Just got back from another exciting two days of dog shows up in Spring Grove. Normally that means hours of sitting around waiting for each of my dogs to make their two minute runs. I lucked out this weekend – sure, it had the standard waiting around for hours waiting for each of the dogs to make their two minute runs, but this time I was able to spend some quality time at the Chain ‘O Lakes State Park. This is actually the park Linda bribes me with every time they have a show up there. There’s been a lot of good bird sightings up there (link here and here) and in general a very nice park (complete with snakes). Saturday I got to get my 10.5 mile training run in on their very nice trails although I underestimated how hilly those babies were which pushed me pretty good (give Linda credit for waiting around for me to finish that long run). Today I had the opportunity to go back and spend a few hours walking a few of the trails with the Beast. Not a lot of birds in the water but did catch a few tree birds in between sprinting away from the mosquito hordes. Surprised there wasn’t much in the water but the trails were pretty noisy with people which might have spooked them before I got there. No harm (other than the 50 bites all over my body) it is always good to be out with the Beast especially if I in place of sitting around in a cold building with people strategizing on whether to go behind or in front of the dog to get to the next obstacle.
Although I didn’t find any birds enjoying the backwaters, I figured it would be fitting to bring out another NEW bird from the shoot that did have a lot of water sightings – that’s right, our old friend the Henderson Bird Viewing Preserve produced, yet again, another birding list check mark. What wonderful bird are we featuring today?
It is a difficult to distinguish from this particular shot but the yellow between the eyes and the black bill gives some pretty good clues. The critical part isn’t visible from this particular shot because it chose to stand in the water while looking for breakfast. I’ll ruin the suspense and tell you it has very yellow feet which you will see in a shot further down the post. It is still not a lock because there seems to be some confusion in the various books on Snowy Egret vs the Little Egret. The Stokes book clearly calls out the Snowy Egret having the yellow coloring between the beak and the eye where the Little Egret has more of greenish hue. This seemed like a lock until reading further in the Little Egret description and learning that breeding times it can change to a red, orange or yellow hue. Hmmm … wait wait .. it looks like when this happens the feet turn red or orange. So based on that, I am definitely going with the Snow Egret unless someone has more knowledge on this particular species and can provide a more definitive answer to the contrary. Until then I’m happily putting the check mark in the list!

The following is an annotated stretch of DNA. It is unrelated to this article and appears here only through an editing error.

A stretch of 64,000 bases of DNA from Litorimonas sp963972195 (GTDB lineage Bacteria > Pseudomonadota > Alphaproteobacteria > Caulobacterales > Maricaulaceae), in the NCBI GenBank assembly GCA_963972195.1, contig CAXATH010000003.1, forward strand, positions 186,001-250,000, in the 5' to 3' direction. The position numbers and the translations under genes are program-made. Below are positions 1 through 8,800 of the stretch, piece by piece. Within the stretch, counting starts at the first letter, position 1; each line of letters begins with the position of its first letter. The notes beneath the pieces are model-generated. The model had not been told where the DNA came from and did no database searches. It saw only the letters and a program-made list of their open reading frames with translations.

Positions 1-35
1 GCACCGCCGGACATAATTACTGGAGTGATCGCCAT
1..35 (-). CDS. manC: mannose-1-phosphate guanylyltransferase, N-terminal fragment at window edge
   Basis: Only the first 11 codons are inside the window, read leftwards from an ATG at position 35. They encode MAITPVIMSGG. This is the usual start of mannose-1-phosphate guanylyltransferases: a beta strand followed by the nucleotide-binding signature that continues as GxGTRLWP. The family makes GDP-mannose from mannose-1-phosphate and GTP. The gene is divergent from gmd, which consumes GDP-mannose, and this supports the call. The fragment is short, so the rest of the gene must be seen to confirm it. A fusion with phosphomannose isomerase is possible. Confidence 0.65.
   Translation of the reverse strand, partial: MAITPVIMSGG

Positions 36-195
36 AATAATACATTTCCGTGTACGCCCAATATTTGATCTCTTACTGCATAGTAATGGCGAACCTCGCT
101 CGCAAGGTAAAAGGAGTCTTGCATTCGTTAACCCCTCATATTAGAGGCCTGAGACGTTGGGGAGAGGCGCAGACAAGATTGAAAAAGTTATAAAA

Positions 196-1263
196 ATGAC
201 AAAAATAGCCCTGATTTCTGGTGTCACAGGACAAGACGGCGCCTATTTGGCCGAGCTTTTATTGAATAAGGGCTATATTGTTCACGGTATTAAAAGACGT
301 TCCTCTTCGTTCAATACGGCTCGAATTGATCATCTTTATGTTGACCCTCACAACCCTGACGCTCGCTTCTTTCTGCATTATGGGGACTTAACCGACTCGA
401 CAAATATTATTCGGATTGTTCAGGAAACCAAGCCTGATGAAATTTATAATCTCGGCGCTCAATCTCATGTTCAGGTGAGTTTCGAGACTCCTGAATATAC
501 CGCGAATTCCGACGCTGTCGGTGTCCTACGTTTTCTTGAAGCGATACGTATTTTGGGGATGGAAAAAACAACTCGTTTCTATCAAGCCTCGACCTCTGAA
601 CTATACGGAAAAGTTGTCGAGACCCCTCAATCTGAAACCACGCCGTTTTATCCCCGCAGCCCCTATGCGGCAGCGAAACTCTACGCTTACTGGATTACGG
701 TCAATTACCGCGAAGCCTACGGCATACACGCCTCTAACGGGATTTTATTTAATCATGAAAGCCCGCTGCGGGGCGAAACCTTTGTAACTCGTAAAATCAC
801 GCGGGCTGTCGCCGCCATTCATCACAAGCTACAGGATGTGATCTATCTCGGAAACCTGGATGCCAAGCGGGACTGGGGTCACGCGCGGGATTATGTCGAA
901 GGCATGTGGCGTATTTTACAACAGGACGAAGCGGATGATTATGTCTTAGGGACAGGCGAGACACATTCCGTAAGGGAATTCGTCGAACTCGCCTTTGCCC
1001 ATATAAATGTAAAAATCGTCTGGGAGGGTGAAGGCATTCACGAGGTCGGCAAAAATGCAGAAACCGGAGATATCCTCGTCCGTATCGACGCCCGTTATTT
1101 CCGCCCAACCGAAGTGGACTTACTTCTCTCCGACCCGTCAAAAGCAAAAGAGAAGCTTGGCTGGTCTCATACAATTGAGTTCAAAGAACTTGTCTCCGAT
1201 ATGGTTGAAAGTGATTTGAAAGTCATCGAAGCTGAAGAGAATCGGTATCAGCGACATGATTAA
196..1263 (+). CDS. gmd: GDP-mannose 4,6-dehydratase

I spent a lot of time with this particular bird trying to find the best way to compensate for the somewhat harsh light. Not wanting to blow the shot completely I actually tried a lot of different settings to help bring out the detail in the white that didn’t blur in the wind or bird movements. These white birds cause havoc in good light, much less late morning direct light. A big thanks to Adobe for some nifty tools in the digital darkroom that lets me tweak the shots in an attempt to make the good shots a little better. Of course, it doesn’t hurt these birds are extremely photographer friendly being such still hunters.
Hit the jump to read more about this pretty bird